Merlin's story is a little sad. He was brought to the center in 1987 as a juevenile. He had spent several weeks (illegally) with humans, who took him from his nest, which resulted in Merlin becoming imprinted on human beings. Imprinting means a bird will relate to humans, not their own species, which leaves them with no hunting or other survival skills.
There is a small window of opportunity where birds imprint on their caregivers, whether it is human, animal, or another bird. From that point on, the bird will try to learn the behaviors of their caregiver for survival, and if it is a human versus another bird (in my case, an owl), well it leaves little room for the bird to learn how to live as a bird.
After arriving imprinted on humans, Merlin was place in a large aviary with other owls. Sensing that Merlin was "different" from them, the owls attacked him, leading to the loss of his left eye. So, now Merlin cannot be housed with other owls, but is now an Ambassador of the center and helps teach children and adults about owls.I have to say that he has one of the most espressive, soulful faces I've ever seen on an animal.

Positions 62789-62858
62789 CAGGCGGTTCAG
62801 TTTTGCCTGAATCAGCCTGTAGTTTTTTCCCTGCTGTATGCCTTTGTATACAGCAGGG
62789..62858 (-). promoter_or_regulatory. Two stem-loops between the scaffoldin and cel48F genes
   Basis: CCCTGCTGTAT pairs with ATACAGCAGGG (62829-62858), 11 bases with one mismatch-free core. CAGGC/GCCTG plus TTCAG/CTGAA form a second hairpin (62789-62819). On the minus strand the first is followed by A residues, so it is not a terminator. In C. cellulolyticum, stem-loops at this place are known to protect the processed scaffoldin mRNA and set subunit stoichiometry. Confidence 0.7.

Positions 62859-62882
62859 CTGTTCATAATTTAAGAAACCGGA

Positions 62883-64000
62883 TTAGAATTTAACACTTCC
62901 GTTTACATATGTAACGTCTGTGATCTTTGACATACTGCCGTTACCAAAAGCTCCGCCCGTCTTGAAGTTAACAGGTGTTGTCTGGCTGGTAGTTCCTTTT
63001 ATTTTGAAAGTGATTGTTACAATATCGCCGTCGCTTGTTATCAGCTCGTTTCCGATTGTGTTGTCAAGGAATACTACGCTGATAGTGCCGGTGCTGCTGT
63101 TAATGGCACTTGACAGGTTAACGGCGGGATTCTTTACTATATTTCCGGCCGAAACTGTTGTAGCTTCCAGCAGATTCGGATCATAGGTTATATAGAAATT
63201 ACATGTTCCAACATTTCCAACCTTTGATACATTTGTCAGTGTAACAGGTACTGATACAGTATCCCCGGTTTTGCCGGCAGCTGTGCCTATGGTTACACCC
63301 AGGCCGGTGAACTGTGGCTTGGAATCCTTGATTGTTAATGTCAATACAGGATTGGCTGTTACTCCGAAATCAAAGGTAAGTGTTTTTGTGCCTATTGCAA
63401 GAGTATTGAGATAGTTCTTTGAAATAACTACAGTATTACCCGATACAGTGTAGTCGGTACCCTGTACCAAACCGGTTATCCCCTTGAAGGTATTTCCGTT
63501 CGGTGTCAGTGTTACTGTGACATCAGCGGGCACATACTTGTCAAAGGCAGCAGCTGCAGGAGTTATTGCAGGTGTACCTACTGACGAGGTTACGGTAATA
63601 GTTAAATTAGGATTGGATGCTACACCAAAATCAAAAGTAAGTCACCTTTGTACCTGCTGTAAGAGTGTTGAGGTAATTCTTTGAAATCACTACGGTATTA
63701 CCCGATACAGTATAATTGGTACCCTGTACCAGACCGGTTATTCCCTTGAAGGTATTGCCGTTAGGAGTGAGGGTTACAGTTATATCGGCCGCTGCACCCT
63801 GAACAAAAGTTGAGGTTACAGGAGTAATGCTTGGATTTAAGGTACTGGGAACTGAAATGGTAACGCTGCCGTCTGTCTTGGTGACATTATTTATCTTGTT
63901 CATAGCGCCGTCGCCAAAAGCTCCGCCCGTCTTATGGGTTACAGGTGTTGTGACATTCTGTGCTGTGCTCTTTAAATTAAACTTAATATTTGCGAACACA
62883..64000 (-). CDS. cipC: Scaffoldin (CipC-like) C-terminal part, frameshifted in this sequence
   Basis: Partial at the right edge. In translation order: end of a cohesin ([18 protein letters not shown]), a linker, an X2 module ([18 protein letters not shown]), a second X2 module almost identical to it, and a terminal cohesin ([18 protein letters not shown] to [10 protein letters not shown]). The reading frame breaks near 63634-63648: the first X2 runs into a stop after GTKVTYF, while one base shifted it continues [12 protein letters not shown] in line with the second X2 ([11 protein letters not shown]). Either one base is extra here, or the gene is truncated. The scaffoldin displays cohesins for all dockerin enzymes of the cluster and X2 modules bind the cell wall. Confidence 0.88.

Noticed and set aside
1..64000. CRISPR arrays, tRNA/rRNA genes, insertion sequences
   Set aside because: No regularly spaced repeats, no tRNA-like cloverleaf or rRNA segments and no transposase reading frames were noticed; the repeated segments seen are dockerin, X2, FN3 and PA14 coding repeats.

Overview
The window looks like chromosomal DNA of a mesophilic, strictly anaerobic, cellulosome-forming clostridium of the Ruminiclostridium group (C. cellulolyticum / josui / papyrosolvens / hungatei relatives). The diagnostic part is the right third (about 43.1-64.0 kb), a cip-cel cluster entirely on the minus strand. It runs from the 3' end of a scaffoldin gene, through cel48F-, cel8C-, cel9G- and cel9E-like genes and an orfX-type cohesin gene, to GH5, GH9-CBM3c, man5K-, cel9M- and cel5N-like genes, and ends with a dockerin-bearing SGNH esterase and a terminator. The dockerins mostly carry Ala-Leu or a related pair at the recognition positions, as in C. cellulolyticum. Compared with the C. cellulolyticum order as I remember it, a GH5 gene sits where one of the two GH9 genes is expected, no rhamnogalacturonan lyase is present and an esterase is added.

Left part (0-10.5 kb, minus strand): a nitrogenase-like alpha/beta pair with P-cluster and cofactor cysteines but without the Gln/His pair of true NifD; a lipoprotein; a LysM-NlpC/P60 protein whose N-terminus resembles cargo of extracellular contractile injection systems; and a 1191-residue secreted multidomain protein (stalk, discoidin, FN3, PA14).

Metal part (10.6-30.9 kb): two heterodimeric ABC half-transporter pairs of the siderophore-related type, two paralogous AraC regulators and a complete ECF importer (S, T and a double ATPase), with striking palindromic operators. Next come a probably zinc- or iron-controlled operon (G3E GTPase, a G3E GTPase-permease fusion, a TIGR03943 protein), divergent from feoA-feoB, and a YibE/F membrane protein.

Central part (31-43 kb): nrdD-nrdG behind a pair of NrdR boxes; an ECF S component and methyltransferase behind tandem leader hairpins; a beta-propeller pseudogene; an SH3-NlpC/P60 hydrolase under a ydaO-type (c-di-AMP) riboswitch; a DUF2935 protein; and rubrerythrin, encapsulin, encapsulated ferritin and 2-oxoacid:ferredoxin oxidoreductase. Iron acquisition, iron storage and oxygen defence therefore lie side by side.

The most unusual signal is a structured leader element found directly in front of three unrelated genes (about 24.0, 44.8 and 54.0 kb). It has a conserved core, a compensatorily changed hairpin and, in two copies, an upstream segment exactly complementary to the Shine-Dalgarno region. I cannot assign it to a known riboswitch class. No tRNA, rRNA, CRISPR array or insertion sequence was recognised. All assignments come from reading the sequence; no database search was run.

My friend Mary adopted a Red Shouldered Hawk named Picasso who also lost an eye. I don't remember Picasso's story, but he sure was beautiful.
We also got to see some of the center's absolutely gorgeous bald eagles. Up close, they are very LARGE and so very stoic. All in all, it was a beautiful day!